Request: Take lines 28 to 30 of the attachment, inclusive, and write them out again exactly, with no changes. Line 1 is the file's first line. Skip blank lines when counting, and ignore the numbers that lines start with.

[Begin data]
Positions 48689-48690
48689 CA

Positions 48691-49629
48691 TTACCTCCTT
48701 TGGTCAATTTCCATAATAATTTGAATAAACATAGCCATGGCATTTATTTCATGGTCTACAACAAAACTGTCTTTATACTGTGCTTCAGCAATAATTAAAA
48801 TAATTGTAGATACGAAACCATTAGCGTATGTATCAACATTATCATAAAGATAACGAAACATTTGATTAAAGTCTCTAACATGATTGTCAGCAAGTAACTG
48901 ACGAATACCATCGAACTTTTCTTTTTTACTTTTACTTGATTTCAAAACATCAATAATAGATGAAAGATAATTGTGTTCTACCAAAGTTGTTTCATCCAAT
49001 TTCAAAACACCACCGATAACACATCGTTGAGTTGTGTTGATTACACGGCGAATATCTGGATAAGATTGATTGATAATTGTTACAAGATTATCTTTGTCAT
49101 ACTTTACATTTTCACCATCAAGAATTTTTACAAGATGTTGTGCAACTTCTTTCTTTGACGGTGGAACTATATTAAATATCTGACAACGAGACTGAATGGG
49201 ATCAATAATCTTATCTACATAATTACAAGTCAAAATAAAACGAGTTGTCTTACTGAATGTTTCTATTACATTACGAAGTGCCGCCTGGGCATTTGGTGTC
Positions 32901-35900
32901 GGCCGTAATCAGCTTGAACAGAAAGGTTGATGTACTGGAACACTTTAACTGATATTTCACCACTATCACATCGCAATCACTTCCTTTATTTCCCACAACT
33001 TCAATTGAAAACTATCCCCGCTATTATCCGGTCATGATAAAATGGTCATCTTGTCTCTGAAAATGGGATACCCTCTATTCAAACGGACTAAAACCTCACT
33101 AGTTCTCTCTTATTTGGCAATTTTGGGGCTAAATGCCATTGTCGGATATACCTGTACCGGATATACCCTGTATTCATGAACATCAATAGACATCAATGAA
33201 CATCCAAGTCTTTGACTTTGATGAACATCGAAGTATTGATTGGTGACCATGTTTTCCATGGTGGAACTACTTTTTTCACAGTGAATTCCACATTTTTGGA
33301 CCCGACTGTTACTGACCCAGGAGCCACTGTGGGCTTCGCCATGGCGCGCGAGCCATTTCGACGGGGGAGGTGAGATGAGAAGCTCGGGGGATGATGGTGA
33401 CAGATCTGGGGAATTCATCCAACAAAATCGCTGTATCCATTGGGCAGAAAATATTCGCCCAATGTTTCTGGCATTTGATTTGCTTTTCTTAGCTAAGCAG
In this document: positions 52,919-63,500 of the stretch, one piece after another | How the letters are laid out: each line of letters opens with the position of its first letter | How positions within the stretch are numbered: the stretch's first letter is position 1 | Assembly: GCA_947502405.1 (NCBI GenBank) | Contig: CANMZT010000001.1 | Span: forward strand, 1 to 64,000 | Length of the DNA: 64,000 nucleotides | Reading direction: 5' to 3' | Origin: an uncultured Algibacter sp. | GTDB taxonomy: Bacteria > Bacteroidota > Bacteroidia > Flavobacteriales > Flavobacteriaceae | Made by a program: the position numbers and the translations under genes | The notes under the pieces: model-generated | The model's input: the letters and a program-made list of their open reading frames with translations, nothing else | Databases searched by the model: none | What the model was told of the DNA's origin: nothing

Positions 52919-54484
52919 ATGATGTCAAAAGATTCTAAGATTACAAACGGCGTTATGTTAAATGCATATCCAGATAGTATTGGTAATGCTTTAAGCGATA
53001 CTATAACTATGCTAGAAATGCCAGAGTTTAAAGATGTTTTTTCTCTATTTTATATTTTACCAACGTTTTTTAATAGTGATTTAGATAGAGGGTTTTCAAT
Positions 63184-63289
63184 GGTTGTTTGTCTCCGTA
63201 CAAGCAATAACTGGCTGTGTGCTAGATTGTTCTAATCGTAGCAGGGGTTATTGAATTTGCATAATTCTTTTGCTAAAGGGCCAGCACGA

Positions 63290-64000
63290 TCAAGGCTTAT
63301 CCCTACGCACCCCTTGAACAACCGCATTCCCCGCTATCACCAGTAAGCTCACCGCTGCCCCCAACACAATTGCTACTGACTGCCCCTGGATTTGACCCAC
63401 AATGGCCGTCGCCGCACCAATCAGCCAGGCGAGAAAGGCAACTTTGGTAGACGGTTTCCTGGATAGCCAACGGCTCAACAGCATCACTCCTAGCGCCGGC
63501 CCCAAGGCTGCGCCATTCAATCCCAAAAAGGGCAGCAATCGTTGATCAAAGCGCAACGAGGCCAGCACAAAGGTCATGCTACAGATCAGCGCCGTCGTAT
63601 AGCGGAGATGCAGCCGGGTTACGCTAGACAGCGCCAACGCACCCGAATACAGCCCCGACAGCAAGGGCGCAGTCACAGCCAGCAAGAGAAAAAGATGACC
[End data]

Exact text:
63401 AATGGCCGTCGCCGCACCAATCAGCCAGGCGAGAAAGGCAACTTTGGTAGACGGTTTCCTGGATAGCCAACGGCTCAACAGCATCACTCCTAGCGCCGGC
63501 CCCAAGGCTGCGCCATTCAATCCCAAAAAGGGCAGCAATCGTTGATCAAAGCGCAACGAGGCCAGCACAAAGGTCATGCTACAGATCAGCGCCGTCGTAT
63601 AGCGGAGATGCAGCCGGGTTACGCTAGACAGCGCCAACGCACCCGAATACAGCCCCGACAGCAAGGGCGCAGTCACAGCCAGCAAGAGAAAAAGATGACC